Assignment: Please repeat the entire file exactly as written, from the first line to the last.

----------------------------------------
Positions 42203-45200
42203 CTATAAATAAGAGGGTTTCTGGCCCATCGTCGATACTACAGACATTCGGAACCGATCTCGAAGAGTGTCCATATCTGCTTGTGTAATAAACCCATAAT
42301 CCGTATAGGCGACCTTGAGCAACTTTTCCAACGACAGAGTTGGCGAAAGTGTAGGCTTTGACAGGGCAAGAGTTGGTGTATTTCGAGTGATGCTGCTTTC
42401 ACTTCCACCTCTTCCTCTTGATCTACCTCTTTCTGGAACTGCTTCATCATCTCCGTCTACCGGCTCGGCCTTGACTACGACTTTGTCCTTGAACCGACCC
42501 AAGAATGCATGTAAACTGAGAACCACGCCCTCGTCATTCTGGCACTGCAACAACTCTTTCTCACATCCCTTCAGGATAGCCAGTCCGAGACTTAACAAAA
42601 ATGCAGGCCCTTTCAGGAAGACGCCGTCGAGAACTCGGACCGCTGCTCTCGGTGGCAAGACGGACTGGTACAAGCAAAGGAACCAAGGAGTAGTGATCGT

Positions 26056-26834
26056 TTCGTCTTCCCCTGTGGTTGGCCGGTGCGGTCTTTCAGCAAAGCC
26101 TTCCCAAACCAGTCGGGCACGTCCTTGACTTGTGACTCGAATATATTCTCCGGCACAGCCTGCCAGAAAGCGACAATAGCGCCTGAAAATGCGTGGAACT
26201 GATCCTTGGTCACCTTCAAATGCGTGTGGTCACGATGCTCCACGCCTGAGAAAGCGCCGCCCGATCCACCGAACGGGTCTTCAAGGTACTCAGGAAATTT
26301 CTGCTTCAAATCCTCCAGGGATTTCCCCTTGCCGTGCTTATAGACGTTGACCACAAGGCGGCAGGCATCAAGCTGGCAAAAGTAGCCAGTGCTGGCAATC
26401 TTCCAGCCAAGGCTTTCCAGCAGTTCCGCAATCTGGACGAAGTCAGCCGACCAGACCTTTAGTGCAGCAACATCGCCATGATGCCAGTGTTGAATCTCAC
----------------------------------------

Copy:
Positions 42203-45200
42203 CTATAAATAAGAGGGTTTCTGGCCCATCGTCGATACTACAGACATTCGGAACCGATCTCGAAGAGTGTCCATATCTGCTTGTGTAATAAACCCATAAT
42301 CCGTATAGGCGACCTTGAGCAACTTTTCCAACGACAGAGTTGGCGAAAGTGTAGGCTTTGACAGGGCAAGAGTTGGTGTATTTCGAGTGATGCTGCTTTC
42401 ACTTCCACCTCTTCCTCTTGATCTACCTCTTTCTGGAACTGCTTCATCATCTCCGTCTACCGGCTCGGCCTTGACTACGACTTTGTCCTTGAACCGACCC
42501 AAGAATGCATGTAAACTGAGAACCACGCCCTCGTCATTCTGGCACTGCAACAACTCTTTCTCACATCCCTTCAGGATAGCCAGTCCGAGACTTAACAAAA
42601 ATGCAGGCCCTTTCAGGAAGACGCCGTCGAGAACTCGGACCGCTGCTCTCGGTGGCAAGACGGACTGGTACAAGCAAAGGAACCAAGGAGTAGTGATCGT

Positions 26056-26834
26056 TTCGTCTTCCCCTGTGGTTGGCCGGTGCGGTCTTTCAGCAAAGCC
26101 TTCCCAAACCAGTCGGGCACGTCCTTGACTTGTGACTCGAATATATTCTCCGGCACAGCCTGCCAGAAAGCGACAATAGCGCCTGAAAATGCGTGGAACT
26201 GATCCTTGGTCACCTTCAAATGCGTGTGGTCACGATGCTCCACGCCTGAGAAAGCGCCGCCCGATCCACCGAACGGGTCTTCAAGGTACTCAGGAAATTT
26301 CTGCTTCAAATCCTCCAGGGATTTCCCCTTGCCGTGCTTATAGACGTTGACCACAAGGCGGCAGGCATCAAGCTGGCAAAAGTAGCCAGTGCTGGCAATC
26401 TTCCAGCCAAGGCTTTCCAGCAGTTCCGCAATCTGGACGAAGTCAGCCGACCAGACCTTTAGTGCAGCAACATCGCCATGATGCCAGTGTTGAATCTCAC